New Revised Standard Version, copyright 1989, by the National Council of the Churches of Christ in the United States of America. Used by permission. All rights reserved. USCCB approved. http://www.usccb.org/bible/approved-translation

Freedom and Joy

Jesus challenges the disciples to “Stay Awake,” to be prepared. Through his book, Awareness, Jesuit author Anthony deMello challenges the reader to become aware – to wake up – from those assumptions, concepts, emotions and habits with which we unconsciously live. As we become more aware of these, that is as we become more conscious and intentional, we also grow in freedom to become more who we are meant to be.

Jesus’ describes the “faithful servant” as someone who fulfills who he or she is — persons with the freedom to live as we are meant to be. St. Ignatius establishes the Principle & Foundation as a key underpinning of the Spiritual Exercises. Both Jesus and Ignatius express this hope that, as we become more aware of who we are meant to bepeople who strive to reside in God’s lovewe become more fulfilled and we thrive in freedom and joy.

Fr. Glen Chun, S.J. is a campus ministry chaplain at Loyola University Chicago, IL, as well as the peripatetic minister of the Loyola University Jesuit community.

Prayer

The goal of our life is to live with God forever. God, who loves us, gave us life. Our own response of love allows God’s life to flow into us without limit.

All the things in this world are gifts of God, presented to us so that we can know God more easily and make a return of love more readily. As a result, we appreciate and use all these gifts of God insofar as they help us develop as loving persons.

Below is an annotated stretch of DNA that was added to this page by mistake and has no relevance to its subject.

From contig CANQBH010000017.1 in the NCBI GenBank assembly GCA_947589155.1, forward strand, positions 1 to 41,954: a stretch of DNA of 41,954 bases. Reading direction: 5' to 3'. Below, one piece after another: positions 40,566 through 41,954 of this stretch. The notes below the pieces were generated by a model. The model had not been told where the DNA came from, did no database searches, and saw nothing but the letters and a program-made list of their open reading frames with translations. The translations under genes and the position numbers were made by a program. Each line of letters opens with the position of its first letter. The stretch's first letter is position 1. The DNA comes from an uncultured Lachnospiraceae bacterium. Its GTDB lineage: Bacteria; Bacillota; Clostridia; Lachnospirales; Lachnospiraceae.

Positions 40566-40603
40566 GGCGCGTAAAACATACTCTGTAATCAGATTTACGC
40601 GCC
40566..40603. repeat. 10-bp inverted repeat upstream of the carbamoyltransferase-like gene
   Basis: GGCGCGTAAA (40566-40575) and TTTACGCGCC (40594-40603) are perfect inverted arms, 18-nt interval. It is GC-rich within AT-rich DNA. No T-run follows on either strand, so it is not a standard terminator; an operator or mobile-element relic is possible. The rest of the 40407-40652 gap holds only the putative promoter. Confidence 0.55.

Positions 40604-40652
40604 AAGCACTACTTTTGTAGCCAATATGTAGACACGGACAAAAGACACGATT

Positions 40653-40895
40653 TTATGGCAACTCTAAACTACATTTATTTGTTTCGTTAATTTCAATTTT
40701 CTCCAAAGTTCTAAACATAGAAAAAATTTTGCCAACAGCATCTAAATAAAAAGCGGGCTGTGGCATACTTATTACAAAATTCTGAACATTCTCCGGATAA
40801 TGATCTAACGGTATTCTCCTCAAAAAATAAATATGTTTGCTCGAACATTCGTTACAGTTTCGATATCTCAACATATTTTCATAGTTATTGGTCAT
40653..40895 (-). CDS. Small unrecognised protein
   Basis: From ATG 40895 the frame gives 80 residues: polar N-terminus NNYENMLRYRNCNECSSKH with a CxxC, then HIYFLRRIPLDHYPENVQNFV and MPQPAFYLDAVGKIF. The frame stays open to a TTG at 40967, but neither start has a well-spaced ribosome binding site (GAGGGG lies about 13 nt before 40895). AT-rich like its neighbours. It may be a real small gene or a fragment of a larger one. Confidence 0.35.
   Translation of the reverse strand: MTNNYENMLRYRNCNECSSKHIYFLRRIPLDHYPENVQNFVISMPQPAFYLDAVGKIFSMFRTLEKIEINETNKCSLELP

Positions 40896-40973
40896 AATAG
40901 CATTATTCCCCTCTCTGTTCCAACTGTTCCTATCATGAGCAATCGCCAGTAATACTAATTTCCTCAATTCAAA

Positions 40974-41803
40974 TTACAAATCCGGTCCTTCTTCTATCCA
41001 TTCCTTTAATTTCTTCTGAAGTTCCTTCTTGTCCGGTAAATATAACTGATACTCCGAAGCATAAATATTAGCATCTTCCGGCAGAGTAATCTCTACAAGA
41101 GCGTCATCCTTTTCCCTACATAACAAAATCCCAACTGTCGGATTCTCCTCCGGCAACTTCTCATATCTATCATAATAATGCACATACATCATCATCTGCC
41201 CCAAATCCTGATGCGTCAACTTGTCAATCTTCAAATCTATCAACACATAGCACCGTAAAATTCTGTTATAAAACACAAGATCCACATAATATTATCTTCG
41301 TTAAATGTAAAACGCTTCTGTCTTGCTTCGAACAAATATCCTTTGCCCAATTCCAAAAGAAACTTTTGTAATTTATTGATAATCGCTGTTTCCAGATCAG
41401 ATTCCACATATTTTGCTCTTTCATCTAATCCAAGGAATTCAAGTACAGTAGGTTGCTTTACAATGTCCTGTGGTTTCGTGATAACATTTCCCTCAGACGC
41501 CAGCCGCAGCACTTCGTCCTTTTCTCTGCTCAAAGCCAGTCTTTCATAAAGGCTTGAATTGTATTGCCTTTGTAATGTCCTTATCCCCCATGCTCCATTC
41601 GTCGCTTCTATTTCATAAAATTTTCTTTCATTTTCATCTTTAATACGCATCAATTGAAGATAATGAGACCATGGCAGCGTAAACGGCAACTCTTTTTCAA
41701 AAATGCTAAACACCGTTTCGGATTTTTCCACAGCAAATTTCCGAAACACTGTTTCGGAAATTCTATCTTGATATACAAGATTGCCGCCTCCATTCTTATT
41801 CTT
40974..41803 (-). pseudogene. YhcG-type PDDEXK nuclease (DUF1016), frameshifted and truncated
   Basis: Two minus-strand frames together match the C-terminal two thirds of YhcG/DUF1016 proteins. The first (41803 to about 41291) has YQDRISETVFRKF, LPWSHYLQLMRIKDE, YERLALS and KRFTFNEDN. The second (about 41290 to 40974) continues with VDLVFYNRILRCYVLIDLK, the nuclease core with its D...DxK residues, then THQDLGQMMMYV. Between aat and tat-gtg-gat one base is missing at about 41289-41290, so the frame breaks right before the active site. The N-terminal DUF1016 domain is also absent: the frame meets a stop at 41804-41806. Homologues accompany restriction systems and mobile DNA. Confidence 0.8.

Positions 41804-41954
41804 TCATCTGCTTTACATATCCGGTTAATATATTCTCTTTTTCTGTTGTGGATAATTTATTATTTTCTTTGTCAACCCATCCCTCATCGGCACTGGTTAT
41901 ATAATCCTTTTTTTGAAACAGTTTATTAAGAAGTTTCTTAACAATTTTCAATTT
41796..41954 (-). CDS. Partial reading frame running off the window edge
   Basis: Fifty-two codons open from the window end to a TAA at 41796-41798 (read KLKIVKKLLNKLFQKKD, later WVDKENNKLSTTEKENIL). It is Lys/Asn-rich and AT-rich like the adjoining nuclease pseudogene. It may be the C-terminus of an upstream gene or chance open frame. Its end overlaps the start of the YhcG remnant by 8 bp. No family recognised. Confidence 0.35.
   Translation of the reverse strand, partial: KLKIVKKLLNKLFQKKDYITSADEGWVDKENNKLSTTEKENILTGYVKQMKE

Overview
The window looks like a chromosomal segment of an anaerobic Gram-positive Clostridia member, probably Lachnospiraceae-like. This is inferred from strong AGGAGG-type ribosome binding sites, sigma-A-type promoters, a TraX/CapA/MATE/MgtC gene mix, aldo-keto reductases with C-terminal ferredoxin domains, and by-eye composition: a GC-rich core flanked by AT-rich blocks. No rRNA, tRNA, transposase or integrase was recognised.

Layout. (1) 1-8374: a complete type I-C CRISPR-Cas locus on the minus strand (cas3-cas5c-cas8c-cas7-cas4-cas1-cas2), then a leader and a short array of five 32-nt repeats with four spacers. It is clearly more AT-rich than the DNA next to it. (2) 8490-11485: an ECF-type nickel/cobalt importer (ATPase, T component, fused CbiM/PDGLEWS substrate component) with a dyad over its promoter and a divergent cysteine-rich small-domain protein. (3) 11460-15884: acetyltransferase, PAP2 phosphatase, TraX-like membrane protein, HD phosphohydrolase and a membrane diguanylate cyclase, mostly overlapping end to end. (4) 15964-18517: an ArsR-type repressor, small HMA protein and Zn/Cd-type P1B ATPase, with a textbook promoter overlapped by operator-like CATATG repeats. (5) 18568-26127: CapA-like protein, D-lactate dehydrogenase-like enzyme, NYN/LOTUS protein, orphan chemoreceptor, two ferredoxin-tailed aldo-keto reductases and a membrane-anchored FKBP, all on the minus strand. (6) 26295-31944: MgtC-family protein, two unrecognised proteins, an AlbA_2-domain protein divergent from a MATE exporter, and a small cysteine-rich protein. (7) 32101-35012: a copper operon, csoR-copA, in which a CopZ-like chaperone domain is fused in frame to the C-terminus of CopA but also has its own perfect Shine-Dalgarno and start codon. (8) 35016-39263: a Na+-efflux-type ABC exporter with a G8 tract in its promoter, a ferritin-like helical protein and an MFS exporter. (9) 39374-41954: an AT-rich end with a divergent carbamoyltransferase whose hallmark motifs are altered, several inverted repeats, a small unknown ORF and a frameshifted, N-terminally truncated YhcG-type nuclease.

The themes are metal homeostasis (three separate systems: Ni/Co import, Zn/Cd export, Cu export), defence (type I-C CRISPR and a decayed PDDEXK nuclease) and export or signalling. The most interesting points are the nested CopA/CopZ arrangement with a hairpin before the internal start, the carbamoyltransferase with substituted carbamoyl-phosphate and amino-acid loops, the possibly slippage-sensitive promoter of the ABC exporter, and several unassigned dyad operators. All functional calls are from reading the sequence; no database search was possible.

But if any of these gifts become the center of our lives, they displace God and so hinder our growth toward our goal. In everyday life, then, we must hold ourselves in balance before all of these created gifts insofar as we have a choice and are not bound by some obligation. We should not fix our desires on health or sickness, wealth or poverty, success or failure, a long life or a short one.

For everything has the potential of calling forth in us a deeper response to our life in God. Our only desire and our one choice should be this: I want and I choose what better leads to God’s deepening his life in me.

— The Spiritual Exercises of St. Ignatius Loyola (translate by  David Fleming, S.J.


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August 26, 2015

Psalm 139:7-12

Where can I go from your spirit?
From your presence where can I flee?
If I go up to the heavens, you are there;
if I sink to the nether world, you are present there.

If I take the wings of the dawn,
if I settle at the farthest limits of the sea,
even there your hand shall guide me,
and your right hand hold me fast.

If I say, “Surely the darkness shall hide me,
and night shall be my light”–
For you darkness itself is not dark,
and night shines as the day.

New Revised Standard Version, copyright 1989, by the National Council of the Churches of Christ in the United States of America. Used by permission. All1 rights reserved. USCCB approved. http://www.usccb.org/bible/approved-translation

Good Days and Bad Days

Today this psalm of marvel sits between St. Paul exhorting and encouraging the Thessalonians with great fondness, reminding them of the example he and his companions set for good gospel living, and Jesus with great distress exhorting and lamenting the bad examples of the Pharisees. Jesus goes on to ask “how many times I yearned to gather your children together, as a hen gathers her young under her wings, but you were unwilling?” (Mt 23:37)